Labor day weekend often brings with it backyard fun and food. Many people will be breaking out their burgers and bratwursts and firing up the barbecue this summer. If they aren’t careful, however, that outdoor grill could cause major damage or worse.
Two Nevada homes caught fire earlier this summer when sparks from an outdoor barbecue ignited a nearby fence. No one was hurt in the fire, but it destroyed both homes. The American Red Cross assisted the residents of those homes.
This incident serves as a reminder that a few barbecue safety precautions can prevent your party from turning deadly.
The American Red Cross offers several tips when using charcoal or gas grills:
- Always supervise a barbecue grill when in use.
- Never grill indoors – not in the house, camper, tent, or any enclosed area.
- Make sure everyone, including the pets, stays away from the grill.
- Keep the grill out in the open, away from the house, the deck, tree branches or anything that could catch fire.
- Use the long-handled tools especially made for cooking on the grill to keep the chef safe.
The National Fire Protection Association also provides grilling safety tips and helpful videos to prevent barbecue-related incidents:
Before using your grill:
Check the major connection points between the gas tank hose and the regulator and cylinder and where the hose connects to the burners. Tighten if loose.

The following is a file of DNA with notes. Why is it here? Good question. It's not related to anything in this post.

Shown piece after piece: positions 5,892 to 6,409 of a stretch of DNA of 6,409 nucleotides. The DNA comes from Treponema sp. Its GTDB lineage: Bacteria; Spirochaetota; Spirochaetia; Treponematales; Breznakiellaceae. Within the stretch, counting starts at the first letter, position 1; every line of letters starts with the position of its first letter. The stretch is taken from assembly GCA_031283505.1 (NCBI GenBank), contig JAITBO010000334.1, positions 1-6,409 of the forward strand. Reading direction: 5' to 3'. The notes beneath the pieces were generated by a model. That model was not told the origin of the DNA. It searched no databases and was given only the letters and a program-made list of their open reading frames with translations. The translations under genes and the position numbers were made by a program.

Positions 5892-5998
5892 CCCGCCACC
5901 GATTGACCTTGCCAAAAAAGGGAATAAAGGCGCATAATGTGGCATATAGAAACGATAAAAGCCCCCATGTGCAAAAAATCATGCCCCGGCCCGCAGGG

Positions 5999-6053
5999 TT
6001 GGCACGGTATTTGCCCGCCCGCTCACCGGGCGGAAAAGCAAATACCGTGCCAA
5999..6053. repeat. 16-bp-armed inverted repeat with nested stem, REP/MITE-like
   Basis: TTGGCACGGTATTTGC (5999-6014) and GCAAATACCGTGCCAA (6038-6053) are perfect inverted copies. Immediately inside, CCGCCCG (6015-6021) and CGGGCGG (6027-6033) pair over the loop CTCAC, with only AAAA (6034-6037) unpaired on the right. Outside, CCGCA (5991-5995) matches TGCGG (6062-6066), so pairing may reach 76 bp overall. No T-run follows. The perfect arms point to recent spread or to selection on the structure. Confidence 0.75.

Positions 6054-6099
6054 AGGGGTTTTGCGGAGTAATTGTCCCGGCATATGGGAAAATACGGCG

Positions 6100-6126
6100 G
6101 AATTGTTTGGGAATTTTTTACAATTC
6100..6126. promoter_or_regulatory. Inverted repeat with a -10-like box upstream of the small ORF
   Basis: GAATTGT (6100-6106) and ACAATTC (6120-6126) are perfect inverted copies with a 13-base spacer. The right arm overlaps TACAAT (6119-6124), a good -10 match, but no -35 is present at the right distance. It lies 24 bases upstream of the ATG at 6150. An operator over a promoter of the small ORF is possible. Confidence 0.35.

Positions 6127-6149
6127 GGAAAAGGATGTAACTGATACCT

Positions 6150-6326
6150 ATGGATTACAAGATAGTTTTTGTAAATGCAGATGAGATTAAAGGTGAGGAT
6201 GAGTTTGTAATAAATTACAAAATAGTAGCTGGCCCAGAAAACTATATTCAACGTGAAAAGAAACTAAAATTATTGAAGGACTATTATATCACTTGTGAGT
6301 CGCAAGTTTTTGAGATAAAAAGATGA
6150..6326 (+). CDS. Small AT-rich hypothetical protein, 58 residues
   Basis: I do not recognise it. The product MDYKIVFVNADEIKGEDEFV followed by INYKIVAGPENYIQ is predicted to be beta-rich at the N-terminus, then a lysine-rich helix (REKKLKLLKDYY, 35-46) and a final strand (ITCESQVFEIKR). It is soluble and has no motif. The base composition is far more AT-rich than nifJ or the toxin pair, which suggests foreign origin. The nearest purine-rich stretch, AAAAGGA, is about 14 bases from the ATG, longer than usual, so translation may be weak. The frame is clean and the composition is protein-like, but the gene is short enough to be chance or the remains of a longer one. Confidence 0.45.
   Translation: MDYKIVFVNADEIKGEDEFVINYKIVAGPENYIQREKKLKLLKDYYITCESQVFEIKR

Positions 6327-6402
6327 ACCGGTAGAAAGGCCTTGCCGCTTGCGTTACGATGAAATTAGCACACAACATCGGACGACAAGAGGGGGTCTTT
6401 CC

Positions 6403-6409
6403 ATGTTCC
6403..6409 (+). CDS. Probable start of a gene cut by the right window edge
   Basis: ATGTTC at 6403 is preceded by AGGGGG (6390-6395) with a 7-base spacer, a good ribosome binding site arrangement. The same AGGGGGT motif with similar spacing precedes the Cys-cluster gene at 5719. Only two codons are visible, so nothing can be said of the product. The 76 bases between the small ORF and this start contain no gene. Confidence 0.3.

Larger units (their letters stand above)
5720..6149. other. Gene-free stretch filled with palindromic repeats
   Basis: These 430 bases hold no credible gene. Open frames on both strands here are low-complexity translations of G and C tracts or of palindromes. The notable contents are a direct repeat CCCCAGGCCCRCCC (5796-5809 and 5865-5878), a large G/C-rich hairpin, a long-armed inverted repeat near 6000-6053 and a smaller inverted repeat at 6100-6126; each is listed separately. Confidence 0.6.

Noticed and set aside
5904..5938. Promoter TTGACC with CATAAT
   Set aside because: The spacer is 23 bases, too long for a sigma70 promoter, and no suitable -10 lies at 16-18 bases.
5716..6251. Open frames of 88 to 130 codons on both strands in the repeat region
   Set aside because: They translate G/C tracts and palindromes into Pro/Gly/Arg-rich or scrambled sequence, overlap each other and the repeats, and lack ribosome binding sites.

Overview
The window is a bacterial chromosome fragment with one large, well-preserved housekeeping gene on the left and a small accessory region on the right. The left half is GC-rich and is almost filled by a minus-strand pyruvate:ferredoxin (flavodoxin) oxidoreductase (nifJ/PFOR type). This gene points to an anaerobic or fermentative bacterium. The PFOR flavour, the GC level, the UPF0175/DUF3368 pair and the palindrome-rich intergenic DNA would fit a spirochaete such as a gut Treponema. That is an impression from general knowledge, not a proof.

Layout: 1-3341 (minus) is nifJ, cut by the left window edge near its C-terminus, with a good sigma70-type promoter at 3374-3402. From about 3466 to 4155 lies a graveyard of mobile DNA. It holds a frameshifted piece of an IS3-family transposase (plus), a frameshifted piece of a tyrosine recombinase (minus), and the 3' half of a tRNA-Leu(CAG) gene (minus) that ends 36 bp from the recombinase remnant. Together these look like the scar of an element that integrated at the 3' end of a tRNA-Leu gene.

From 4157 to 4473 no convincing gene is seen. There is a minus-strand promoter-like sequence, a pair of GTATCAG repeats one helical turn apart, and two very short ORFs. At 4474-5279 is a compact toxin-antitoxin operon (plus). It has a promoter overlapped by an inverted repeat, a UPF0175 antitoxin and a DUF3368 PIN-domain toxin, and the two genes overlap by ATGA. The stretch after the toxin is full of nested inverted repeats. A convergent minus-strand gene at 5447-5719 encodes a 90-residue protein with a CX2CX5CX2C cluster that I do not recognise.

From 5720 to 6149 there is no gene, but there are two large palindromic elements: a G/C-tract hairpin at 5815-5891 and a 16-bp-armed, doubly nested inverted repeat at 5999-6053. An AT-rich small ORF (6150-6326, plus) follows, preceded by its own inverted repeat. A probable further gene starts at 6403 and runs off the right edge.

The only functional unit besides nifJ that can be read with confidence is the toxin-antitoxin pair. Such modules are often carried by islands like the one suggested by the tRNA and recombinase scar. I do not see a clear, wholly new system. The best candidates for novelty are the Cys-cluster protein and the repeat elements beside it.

- Check the gas tank hose for potential gas leaks.
- Apply a light soap and water solution to the hose using a brush or spray bottle.
- Turn the propane tank on. If there is a gas leak, the propane will release bubbles around the hose.
- If there are no bubbles, your grill is safe to use.
- If there are bubbles, turn off the tank and check connections, then have your grill serviced by a professional before using it again.
- If the leak doesn’t stop, call the fire department immediately.
When the grill is on:
- As you are cooking, if you smell gas, turn off the gas tank and burners.
- If the leak stops immediately, get the grill serviced by a professional before using it again.
- If the smell continues, move away from the grill and call the fire department immediately. Do not move the grill.
- There are several ways to get the charcoal ready to use. Charcoal chimney starters allow you to start the charcoal using newspaper as a fuel.
- If you use a starter fluid, use only charcoal starter fluid. Never add charcoal fluid or any other flammable liquids to the fire.
- Keep charcoal fluid out of the reach of children and away from heat sources.
- There are also electric charcoal starters, which do not use fire. Be sure to use an extension cord for outdoor use.
- When you are finished grilling, let the coals completely cool before disposing in a metal container.
By following these safety tips, you can ensure your backyard barbecues produce food and fun and not a visit from the local fire department.